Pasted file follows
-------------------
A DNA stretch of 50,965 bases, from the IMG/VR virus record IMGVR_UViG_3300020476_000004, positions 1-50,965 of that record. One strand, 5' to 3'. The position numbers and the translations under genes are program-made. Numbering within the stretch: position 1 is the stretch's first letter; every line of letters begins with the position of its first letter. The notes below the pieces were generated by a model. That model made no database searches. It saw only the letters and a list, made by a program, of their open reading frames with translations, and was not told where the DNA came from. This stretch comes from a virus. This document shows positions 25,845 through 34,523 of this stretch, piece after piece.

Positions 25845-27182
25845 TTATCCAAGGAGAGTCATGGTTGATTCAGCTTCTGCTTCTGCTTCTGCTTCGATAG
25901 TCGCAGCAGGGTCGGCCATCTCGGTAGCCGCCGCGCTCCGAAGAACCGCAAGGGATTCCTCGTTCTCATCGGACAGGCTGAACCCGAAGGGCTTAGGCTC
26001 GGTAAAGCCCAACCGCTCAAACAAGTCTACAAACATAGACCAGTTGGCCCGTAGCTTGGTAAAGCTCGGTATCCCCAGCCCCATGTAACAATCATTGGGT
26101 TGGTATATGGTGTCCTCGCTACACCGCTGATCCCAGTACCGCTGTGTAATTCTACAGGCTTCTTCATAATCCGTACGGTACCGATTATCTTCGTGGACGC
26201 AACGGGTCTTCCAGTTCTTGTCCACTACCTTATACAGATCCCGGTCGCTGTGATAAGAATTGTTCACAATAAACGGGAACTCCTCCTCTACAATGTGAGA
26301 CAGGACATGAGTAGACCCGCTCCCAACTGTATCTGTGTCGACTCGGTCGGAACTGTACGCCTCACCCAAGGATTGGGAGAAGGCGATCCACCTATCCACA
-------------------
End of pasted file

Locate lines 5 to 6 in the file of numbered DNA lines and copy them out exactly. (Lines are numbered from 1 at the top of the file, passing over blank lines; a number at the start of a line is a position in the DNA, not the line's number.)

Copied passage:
26001 GGTAAAGCCCAACCGCTCAAACAAGTCTACAAACATAGACCAGTTGGCCCGTAGCTTGGTAAAGCTCGGTATCCCCAGCCCCATGTAACAATCATTGGGT
26101 TGGTATATGGTGTCCTCGCTACACCGCTGATCCCAGTACCGCTGTGTAATTCTACAGGCTTCTTCATAATCCGTACGGTACCGATTATCTTCGTGGACGC